Investigation on the local ecosystems for M. orientalis was performed through interview with the local residents, field survey, sample collection, video and document recording, as well as observation on the surroundings of plants and animal feeding and practice of fishery, agriculture and livestock raising.


Samples of Parafossarulus stritulus, the first-intermediate host of M. orientalis, were collected from the waters (Luohe river, Yaohe river, Jiaogang lake and Gaotang lake) in the Huainan area with scoop net. Then, the individual snail was placed in the disposable dish and maintained in an eco-box at 18 °C ± 2 °C to observe escaping of the cercaria under the dissecting microscope once every 120 min. Cercariae were microscopically isolated from the host snails, and rinsed as previous technique 2 for next use.

Pseudorasbora parva, the second-intermediate hosts, were captured from the above lakes and rivers with net. The flesh parts of the fish were cut into fine pieces, washed and precipitated before microscopical isolation of the encysted cercariae. Then, the artificial pancreatic juice was applied to digest the bony parts and scales, which were subjected to repeated rinsing and precipitation for isolation. Finally, encysted cercariae of fluke were separated under microscope. The cercariae obtained from the previous samples were cleansed and maintained for their next use as described previously 3) (4.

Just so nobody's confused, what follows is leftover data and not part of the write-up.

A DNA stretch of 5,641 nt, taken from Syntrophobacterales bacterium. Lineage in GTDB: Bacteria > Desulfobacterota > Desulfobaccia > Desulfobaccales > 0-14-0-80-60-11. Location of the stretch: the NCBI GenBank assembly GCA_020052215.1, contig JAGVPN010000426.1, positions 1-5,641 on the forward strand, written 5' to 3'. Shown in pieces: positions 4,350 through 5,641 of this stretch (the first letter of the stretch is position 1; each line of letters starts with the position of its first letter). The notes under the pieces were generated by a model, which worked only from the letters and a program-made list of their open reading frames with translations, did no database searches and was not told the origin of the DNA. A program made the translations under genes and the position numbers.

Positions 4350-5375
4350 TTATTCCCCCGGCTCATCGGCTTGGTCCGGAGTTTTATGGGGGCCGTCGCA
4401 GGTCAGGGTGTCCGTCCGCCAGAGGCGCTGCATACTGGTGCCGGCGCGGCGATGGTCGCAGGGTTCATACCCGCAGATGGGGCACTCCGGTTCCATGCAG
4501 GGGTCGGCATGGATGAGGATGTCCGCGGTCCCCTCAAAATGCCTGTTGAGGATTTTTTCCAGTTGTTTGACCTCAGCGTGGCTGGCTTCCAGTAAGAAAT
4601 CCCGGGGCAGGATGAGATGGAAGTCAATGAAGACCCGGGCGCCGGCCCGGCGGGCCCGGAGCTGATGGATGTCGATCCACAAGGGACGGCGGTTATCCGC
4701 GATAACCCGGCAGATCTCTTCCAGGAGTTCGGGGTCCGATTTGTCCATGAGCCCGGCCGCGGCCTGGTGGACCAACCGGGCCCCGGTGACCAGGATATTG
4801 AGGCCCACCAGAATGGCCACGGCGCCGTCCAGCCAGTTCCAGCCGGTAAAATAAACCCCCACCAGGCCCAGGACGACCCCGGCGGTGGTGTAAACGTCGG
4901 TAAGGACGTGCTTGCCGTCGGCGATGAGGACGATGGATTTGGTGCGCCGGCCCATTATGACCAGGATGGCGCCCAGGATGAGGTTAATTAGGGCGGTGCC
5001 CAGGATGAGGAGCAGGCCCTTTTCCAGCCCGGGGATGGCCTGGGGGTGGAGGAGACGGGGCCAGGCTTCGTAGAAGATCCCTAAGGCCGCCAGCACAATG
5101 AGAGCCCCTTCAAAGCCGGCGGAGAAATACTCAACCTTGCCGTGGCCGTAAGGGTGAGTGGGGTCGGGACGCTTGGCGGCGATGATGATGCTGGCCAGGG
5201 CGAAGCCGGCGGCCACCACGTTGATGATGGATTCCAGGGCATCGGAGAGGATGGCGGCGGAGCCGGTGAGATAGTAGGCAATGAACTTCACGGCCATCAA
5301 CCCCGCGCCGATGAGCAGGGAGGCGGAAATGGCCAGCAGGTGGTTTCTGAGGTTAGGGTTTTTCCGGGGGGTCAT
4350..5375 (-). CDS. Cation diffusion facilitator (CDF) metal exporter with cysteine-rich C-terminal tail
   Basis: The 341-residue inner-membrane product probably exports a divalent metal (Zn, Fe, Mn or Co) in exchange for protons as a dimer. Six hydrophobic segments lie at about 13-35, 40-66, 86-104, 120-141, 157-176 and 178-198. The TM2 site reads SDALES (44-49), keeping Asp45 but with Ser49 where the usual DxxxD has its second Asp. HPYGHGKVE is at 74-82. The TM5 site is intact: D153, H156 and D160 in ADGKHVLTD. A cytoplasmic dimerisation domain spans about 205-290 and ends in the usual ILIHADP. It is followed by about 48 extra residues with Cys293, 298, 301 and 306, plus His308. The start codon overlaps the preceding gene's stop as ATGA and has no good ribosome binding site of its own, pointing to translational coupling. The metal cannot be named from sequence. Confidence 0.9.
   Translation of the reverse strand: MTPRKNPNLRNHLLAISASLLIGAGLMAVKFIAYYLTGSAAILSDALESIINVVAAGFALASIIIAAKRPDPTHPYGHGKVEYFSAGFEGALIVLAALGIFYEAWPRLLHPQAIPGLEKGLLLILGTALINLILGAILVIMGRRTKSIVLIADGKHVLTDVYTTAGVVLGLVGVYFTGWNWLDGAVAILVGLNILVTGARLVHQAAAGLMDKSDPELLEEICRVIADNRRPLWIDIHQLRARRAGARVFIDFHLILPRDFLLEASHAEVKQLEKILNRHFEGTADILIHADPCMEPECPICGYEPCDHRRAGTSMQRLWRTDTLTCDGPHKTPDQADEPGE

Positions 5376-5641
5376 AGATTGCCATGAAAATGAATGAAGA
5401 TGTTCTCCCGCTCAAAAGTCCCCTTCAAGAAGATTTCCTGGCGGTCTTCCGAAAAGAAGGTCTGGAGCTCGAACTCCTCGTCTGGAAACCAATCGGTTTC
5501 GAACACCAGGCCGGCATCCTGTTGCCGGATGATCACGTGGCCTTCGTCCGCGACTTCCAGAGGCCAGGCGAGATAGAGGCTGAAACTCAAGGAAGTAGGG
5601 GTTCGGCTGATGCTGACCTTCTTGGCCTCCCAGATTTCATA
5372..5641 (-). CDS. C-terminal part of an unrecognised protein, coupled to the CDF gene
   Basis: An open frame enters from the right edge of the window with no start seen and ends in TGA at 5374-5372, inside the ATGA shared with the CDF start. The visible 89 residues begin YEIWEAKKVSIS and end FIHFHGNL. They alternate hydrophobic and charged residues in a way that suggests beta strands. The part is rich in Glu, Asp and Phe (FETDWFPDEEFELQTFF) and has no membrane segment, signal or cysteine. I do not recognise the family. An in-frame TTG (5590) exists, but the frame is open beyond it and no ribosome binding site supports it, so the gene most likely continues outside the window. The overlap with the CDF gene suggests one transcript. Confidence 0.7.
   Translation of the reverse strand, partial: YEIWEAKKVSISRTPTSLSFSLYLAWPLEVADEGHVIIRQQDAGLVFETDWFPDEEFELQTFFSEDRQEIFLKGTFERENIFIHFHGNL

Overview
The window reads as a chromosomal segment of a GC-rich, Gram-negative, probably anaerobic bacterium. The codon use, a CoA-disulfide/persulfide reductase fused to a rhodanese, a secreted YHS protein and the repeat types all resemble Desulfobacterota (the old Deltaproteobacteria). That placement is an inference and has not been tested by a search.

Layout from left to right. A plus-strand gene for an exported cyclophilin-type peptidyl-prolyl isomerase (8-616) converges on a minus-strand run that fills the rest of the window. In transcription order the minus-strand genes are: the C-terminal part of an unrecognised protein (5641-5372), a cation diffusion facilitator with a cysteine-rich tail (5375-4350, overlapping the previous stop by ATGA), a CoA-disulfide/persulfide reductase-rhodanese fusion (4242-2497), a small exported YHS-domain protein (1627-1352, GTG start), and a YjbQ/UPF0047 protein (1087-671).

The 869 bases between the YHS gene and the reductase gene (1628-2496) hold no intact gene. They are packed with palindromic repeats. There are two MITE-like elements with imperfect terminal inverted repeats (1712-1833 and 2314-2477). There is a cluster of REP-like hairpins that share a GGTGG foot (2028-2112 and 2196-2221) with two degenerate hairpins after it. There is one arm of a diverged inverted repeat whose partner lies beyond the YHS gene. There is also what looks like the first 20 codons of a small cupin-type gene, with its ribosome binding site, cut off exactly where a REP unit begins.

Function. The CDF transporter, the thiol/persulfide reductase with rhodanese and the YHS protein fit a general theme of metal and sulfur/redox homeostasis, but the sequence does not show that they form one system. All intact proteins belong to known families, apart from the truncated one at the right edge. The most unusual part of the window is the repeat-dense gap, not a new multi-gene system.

Selection of the definitive host or reservoir hosts was performed in terms of the epidemic characteristics of M. oritentalis with the previously described method 5) (6) (7. Sampling was carried out in 89 chicken, 156 ducks, 41 geese, 20 cats and 19 dogs that were raised by fishermen living along the areas of the Luohe and Yaohe rivers and Jiaogang and Gaotang lakes of the Huainan city. All animals were sacrificed, and the corresponding internal organs were taken for isolation of the parasites. The specimens were rinsed in saline, and maintained in 70% alcohol solution for next use.


The eggs were obtained from the gallbladder of the ducks; the cercariae, from Parafossarulus striatulus; and the metacercaria, from the flesh of positive Pseudorasbora parva. The negative experimental animals, including young Parafossarulus striatulus, Pseudorasbora parva, and ducklings, were artificially infected following the procedures described in related documents 8. Eggs of M. orientalis were used for artificial infection with the first-intermediate host at a density of 80 ± 20 in water temperature of 18 °C ± 2 °C. The whole process, developing upon intake of the eggs by Parafossarulus striatulus into miracidiae, sporocysts, rediae and cercariae, took approximately 89 days, and by the 90th day, cercariae were obtained. Artificial infection of the second-intermediate hosts was performed in the cercariae that emerged from its snail hosts by a density of 100 ± 20 in the Pseudorasbora parva. Both the cercariae and the fish were maintained in a beaker containing 200 ml of water, and stored in an eco-box at 18 °C ± 2 °C by exposure to the daylight lamp. It took approximately 28 days for the cercariae to develop mature in the fish. Artificial infection with the definitive hosts was carried out in the domestic ducks by feeding them with the cercariae isolated from M. orientalis at a density of 60 for each animal. The feces of the infected ducks were collected after 20 days, and the younger ducks were microscopically dissected for isolation of the adult worms from their common bile ducts and hepatic ducts. Cercariae were also isolated from the Parafossarulus striatulus.